Tuesday, March 4, 2008

A Quasi-Essay on Danforth v. Minnesota

Note to the reader:  The following is a rather rough essay-length piece on a recently decided Supreme Court case that I've been working on for the last ten days on so.  To prevent my main blog page from becoming unwieldy, I've decided to post the first few paragraphs here and link to the rest offsite. I reserve the right to correct any appalling spelling or grammar errors that I may discover after leaving the piece sit for a while.  Hope you enjoy.

To this point in the 2007-2008 term, the Supreme Court has handed down only two decisions interpreting the Constitution. The Court’s latest constitutional decision, Danforth v. Minnesota, hasn't gotten a great deal of media attention, likely because it doesn't directly set down or reject new substantive constitutional requirements.  However, the opinions in the case address the question of just what differentiates a substantive constitutional rule that state courts must follow under the Supremacy Clause from other kinds of federal rules that are only binding on federal courts.  The debate between the majority and minority opinions on that, as well as the potential for the case to become an important precedent on retroactivity, makes Danforth well worth examining in some depth.

When the Supreme Court announces a new constitutionally-derived rule of criminal procedure, that rule applies in the case at hand and in all similar future cases.   However, the question of whether new criminal procedure protections should apply to criminal cases already in progress or completed -- in common legal parlance, whether such new rules should be applied retroactively -- has given the Court fits for decades.   Through 1965, all new criminal procedural rights announced by the Court were given full retroactive application to all ongoing and prior criminal cases; a new rule was applied to all cases still on appeal when the rule was announced (ie. cases still on direct review) and prisoners who had completed the appellate process could make arguments on the new rule by challenging their convictions in habeas corpus proceedings (ie. cases on collateral review).  But as the Court announced more and more new constitutionally-based criminal protections the justices apparently came to doubt the wisdom of universal retroactivity. In the 1965 case of Linkletter v. Walker,  the Court installed a new, considerably more complex retroactivity scheme.  The previous bright-line (for better and for worse) approach was junked, replaced by rule-by-rule inquiry "examining the purpose of [each new] rule, the reliance of the States on the prior law, and the effect on the administration of justice of retroactive application of the rule."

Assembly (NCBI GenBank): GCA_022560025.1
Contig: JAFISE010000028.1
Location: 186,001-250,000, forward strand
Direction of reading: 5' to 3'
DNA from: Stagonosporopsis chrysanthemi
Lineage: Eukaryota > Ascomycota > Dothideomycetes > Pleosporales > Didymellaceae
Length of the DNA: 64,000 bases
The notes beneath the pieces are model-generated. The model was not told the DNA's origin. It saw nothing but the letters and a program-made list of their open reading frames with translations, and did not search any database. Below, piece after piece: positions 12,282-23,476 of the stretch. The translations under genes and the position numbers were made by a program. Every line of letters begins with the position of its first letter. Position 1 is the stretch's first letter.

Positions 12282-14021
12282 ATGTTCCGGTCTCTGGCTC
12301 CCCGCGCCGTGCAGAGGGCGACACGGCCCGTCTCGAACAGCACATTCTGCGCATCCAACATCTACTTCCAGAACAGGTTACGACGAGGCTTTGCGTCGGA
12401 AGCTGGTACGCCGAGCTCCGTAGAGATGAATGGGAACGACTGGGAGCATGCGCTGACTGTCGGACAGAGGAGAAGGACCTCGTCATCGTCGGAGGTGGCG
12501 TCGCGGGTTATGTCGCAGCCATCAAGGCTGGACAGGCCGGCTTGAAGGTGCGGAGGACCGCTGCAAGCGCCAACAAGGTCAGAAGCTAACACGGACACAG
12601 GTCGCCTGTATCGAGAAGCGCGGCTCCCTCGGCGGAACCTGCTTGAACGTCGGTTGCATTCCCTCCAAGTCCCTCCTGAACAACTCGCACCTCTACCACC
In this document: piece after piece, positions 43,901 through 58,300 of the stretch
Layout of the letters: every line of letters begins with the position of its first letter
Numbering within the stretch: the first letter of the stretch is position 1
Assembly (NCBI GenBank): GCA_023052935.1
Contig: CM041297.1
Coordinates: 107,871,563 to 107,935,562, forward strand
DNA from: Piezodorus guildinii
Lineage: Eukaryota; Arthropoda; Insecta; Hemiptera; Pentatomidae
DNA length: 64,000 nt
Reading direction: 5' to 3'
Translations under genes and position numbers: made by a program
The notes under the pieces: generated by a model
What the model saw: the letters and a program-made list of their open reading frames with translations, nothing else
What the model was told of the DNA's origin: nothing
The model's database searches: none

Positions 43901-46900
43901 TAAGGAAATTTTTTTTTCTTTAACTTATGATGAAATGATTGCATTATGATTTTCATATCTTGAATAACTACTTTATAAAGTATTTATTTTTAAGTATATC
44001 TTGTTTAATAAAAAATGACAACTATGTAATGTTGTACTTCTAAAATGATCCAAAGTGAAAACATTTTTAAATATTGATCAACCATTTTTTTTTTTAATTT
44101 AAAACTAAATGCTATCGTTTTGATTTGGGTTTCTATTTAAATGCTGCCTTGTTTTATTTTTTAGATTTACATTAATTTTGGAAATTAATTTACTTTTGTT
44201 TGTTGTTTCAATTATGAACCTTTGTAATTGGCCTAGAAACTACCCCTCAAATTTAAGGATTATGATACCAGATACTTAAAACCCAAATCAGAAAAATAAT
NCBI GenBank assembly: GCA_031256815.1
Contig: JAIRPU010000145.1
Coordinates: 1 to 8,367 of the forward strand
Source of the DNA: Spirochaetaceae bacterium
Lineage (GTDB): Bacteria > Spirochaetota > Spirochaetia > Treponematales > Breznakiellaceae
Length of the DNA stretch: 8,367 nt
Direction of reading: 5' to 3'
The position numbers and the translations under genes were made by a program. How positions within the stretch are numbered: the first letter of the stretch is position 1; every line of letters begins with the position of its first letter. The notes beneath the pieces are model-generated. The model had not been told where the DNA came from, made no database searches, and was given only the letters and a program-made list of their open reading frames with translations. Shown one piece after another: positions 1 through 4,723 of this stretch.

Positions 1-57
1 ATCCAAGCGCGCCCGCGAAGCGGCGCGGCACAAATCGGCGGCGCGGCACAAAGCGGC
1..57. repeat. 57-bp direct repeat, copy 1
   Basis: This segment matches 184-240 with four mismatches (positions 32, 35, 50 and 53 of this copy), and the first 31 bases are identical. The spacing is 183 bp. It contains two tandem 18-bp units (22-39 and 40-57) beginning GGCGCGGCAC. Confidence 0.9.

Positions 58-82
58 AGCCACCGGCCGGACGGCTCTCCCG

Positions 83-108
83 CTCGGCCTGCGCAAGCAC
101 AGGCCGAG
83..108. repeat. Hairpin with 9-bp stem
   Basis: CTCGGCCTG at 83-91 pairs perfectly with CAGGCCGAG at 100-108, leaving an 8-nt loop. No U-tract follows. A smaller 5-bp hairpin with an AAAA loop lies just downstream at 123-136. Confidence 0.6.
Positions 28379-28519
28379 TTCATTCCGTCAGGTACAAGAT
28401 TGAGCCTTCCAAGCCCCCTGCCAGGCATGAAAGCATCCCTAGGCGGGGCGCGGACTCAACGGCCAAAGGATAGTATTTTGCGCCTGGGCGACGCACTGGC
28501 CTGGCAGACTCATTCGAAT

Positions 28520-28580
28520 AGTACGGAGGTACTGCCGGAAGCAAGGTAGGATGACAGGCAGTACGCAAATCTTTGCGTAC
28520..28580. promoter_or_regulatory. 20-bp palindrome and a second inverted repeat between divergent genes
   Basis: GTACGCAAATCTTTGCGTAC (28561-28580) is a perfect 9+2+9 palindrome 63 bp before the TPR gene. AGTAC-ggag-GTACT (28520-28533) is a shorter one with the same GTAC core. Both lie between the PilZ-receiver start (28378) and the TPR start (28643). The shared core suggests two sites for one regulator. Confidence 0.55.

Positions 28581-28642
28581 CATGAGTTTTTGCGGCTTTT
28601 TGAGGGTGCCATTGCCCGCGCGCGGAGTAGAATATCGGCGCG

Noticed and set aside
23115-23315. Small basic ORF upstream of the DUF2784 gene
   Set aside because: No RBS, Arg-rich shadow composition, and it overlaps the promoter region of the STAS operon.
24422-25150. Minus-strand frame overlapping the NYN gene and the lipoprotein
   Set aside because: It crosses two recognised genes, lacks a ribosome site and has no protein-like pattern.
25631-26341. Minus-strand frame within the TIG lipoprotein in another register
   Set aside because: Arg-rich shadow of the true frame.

Continue reading this essay.

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